James Moore: M&S is back in fashion, but how long will its resurgence last?


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Outlook Something strange has happened at M&S. The beleaguered retailer finds itself in an unusual position: thanks to its fourth quarter trading statement it is in fashion both on the high street and in the City.

The shares have shot up to levels not seen for seven years as the fashion world has been gushing about a certain suede skirt.

Priced at £199, the likes of Alexa Chung and Olivia Palermo have been pictured wearing it. For the uninformed (and I admit to being among them), the former is a TV presenter and model and the latter is a US socialite.

One thing I do know about the people in their social strata is that they’re not commonly seen out and about in M&S clobber. So getting them pictured with it on is quite an achievement.

A £199 skirt, no matter how special, won’t turn a business around on its own. Apart from the fact it hasn’t gone on sale yet, at that price it’s hardly a mass market product.

But it could still act as a catalyst. That’s the role this suede skirt appears to have played, with M&S recording its first sales growth in nearly four years.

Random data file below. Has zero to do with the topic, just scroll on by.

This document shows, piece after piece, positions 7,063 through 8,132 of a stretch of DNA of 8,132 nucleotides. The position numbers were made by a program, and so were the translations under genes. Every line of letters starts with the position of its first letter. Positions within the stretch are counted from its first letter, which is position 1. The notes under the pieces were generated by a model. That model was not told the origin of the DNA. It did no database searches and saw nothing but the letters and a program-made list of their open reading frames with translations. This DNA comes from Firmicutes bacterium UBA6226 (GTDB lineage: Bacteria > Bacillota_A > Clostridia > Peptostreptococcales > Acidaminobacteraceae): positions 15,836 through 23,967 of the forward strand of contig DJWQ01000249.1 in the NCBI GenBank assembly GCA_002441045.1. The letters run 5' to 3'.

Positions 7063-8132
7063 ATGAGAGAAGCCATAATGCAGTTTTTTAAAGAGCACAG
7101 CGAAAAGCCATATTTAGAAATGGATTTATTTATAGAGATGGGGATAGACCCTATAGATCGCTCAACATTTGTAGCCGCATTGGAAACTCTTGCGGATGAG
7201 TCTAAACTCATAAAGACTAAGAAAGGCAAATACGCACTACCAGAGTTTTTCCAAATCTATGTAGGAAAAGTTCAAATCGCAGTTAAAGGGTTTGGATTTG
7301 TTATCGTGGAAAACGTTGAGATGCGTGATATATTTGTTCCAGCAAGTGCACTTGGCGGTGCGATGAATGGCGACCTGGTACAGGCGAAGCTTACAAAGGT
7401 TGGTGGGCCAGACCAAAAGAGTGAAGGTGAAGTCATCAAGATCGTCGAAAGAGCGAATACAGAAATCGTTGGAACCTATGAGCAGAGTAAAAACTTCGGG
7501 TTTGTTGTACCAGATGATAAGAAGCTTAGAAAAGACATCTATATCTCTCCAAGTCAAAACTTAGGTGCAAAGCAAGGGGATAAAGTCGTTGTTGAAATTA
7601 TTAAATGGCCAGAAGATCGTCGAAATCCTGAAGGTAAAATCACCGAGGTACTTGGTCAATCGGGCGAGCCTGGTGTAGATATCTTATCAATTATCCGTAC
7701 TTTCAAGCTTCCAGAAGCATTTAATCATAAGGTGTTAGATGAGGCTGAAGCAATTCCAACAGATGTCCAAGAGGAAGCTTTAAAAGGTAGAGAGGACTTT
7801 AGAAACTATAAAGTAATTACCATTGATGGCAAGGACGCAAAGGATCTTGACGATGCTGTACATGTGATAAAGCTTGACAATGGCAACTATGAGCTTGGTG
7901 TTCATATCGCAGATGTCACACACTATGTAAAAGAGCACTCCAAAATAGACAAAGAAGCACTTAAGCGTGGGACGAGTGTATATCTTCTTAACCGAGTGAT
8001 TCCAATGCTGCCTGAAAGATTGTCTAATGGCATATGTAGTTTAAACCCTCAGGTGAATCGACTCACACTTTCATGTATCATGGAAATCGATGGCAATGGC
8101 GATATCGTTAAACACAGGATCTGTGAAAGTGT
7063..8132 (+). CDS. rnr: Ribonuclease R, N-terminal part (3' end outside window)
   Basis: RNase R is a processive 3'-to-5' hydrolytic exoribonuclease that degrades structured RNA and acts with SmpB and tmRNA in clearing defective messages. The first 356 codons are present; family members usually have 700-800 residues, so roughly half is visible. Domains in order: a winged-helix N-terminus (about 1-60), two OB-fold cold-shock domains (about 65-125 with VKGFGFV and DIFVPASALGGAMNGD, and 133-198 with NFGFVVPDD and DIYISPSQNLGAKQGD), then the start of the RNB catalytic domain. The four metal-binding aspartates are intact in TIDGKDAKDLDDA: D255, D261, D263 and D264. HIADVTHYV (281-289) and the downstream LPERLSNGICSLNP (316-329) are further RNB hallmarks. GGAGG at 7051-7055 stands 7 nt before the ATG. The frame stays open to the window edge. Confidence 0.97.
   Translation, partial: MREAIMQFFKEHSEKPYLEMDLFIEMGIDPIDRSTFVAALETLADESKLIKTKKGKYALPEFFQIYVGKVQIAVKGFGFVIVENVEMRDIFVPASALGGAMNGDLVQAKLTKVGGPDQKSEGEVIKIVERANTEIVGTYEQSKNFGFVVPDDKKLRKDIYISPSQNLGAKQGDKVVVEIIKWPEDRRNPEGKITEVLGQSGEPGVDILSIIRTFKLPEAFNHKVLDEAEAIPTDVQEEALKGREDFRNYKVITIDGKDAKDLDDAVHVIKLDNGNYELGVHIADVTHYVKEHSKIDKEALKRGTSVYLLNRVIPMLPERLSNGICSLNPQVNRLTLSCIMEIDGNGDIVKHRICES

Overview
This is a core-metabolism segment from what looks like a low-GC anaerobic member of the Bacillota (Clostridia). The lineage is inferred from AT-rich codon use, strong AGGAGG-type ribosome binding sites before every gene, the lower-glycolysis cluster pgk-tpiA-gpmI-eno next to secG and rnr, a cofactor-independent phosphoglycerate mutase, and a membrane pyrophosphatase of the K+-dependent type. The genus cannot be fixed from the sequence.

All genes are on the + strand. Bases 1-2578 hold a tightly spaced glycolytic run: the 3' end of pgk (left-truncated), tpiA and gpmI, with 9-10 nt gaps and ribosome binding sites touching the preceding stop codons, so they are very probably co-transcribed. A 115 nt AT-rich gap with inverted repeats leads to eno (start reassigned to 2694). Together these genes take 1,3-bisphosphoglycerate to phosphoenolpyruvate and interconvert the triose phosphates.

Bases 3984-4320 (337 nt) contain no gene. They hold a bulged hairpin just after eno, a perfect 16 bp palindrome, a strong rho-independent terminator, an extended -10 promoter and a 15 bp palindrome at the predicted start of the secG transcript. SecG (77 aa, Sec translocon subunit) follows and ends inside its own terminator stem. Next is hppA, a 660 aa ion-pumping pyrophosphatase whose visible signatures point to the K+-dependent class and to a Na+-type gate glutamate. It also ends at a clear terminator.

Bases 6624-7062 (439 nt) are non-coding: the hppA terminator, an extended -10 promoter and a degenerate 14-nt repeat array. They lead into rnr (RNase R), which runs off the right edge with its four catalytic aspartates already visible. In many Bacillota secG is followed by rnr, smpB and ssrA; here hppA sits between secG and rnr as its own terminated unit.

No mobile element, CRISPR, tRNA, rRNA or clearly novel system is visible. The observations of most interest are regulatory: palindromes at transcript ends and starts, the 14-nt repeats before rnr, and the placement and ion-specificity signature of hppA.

It hasn’t hurt that the retailer has managed to keep its shelves more or else filled with other garments people want to buy alongside it. That’s been a problem in the past, and while the business’s distribution problems aren’t exactly over things do appear to be improving.

Hence the surfeit of something else M&S has had trouble supplying to both its customers and its investors: optimism.

Given that, it might seem a bit mean to rain on its parade. We’re supposed to encourage the plucky underdog, aren’t we? And after a truly woeful Christmas, knocking M&S is certainly that.

The trouble is while the 0.7 per cent rise in sales recorded by M&S in its fourth quarter was better than expected, it needs to be seen in the context of the 14 consecutive quarterly declines that went before it. And yet the shares now sit on a multiple that isn’t far off that of Next’s, a company that can hardly see M&S in its rear-view mirror these days. The chief executive Marc Bolland is going to have repeat the trick if he’s going to justify that.

Retail Remedy, a consultant, appears to think that he can arguing that the results “hint that M&S is returning to what it should be – a clothing retailer with a successful sideline in food”, rather than the other way around. Let’s just see, shall we? It pays to remember that false dawns have been in fashion at M&S for a long time.